One of the posters on this site is fighting courageously today to save a shelter dog where they volunteer time that was the darling of the shelter. He bit a child after being adopted and being told not to leave him alone with loads of kids and keep the excitement low for a few days since he was a new dog. He had no history of bites and was very gentle. Short story, huge family gathering-way too much excitement and he nipped a child. They not only allowed him around even more kids but upped the ante by having more people and kids around and he bit again. He's now gone from bright future to death row-that poster volunteered to pay for a behaviorist eval to see if she shelter would agree to stay the death and put some resource into rehab. The adopters of course have a large interest in not admitting blame since they are now liable for injury to two children. Even though they violated every instruction clearly listed the dog loses.

    So while we don't know what happened at the house we do know that all dogs and people can be scared into lashing out. I've punched a guy that threatened me and I'm very non violent.

    Ongoing behavioral research at all the major teaching centers shows dominance theory is less effective as a training method than positive reinforcement. Both have been around for the same number of years. The research is why every degreed ABS Certified Applied Animal Behaviorist does positive training without exception. They have the stats and tens of thousands of dog/trainer teams to back up the numbers in double and triple blind studies. Cesar's lack of degree is of no concern to me, there are many excellent non-degreed trainers. However he just doesn't have the stats the professionals do and he sure does get bitten a lot. None of my trainers has ever gotten bitten. I'm certainly not bashing him-just disagreeing, I think he has many admirable qualities. My purpose for belaboring this is just opening people's way of thinking and avoiding my mistakes. I do believe dominance is a myth.

    Thanks for the discussion-this is always a good way to bring up how different every trainer and every dog is. And is certainly a value to present differing perspectives because people learn from them. I certainly made my share of mistakes, and will continue to do so I'm sure. Hopefully tho I can head off some headaches with mistake, result, fix descriptions.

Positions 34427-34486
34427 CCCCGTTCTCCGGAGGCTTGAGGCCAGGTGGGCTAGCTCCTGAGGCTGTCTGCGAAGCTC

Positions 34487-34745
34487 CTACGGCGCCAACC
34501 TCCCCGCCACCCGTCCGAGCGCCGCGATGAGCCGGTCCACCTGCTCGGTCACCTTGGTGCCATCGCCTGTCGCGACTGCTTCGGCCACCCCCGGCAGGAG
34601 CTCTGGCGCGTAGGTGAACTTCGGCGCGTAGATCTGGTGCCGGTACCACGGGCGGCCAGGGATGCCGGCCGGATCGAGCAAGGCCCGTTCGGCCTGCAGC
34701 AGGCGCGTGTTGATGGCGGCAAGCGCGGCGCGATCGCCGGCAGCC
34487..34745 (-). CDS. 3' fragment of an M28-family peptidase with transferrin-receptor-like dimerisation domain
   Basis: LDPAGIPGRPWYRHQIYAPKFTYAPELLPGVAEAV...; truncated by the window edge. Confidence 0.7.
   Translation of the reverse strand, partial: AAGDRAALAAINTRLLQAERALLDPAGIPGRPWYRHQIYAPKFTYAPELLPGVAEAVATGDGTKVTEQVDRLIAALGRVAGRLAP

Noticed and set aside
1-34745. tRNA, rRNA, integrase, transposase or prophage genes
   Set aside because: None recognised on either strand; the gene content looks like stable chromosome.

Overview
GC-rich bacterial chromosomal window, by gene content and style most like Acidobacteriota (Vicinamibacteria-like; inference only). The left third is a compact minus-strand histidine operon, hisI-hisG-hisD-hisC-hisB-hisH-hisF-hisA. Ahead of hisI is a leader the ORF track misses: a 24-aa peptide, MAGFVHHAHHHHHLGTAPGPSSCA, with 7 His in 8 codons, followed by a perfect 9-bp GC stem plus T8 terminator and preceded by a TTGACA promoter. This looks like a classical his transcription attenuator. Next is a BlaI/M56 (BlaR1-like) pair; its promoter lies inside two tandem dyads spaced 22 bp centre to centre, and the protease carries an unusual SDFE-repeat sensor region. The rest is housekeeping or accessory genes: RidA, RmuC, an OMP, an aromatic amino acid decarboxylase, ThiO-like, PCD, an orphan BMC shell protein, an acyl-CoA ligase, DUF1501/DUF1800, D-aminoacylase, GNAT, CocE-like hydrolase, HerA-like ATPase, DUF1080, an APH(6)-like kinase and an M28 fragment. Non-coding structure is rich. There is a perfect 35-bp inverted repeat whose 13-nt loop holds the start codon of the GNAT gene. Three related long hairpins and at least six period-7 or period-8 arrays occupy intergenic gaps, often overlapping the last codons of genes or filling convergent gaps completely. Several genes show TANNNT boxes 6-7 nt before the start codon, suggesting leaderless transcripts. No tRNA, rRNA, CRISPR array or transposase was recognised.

16. lilypup New Member

    does cesar use shock collars? never heard or seen that. that's bad. hanging your pet is bad. have to say, tho, don't know that cesar was hanging the dog or the dog was hanging itself in the video.

    anyways, i do think blocking is dominant. one can try to be dominant by being domineering, bullying, but to me that's different and a mistake. in reality, bullying is a sign of weakness and will get you into fights.

    i think being dominant is being in charge and setting the hard line boundary. it's ending fights. it's being calm, cool, and collected (which is a cesar motto). i think also that you won't convince either a dog or person you're in charge if there isn't something in you says that i will make this happen and i have the power to do it. you have to be able to stand your ground, even if it does come down to physical confrontation. and i believe there's something in that attitude and surety that has a way of defusing situations before they reach violence. you know, it's like one thing people don't talk about, as to why people and dogs stay with abusive "masters," is that it's not only fear of what they will do to us. we stay because boundaries (any boundaries) are, in their own way, safer than the unknown. that has a high value to pack animals. we are compelled to attack the weak and love to obey the strong, even when we don't like it. the line between appeasement and submission is very fine.

    the other part of being dominant, i think, is providing. bullying doesn't work because it just takes away. the weak need and grasp.

    it's interesting. my boyfriend has a harder time with the lilypup than i do. he will say to me, "she's made progress!" and i will think "what is he talking about? she's being doing that all along." he wants to be friends and is afraid to make demands. he does things like plead with her to go potty, thinking he's given a command. he has been reluctant to accept her submission. he finally decided to give in to her licks, and that has changed a lot for him.

    anyways, what did you learn about that alpha roll you did?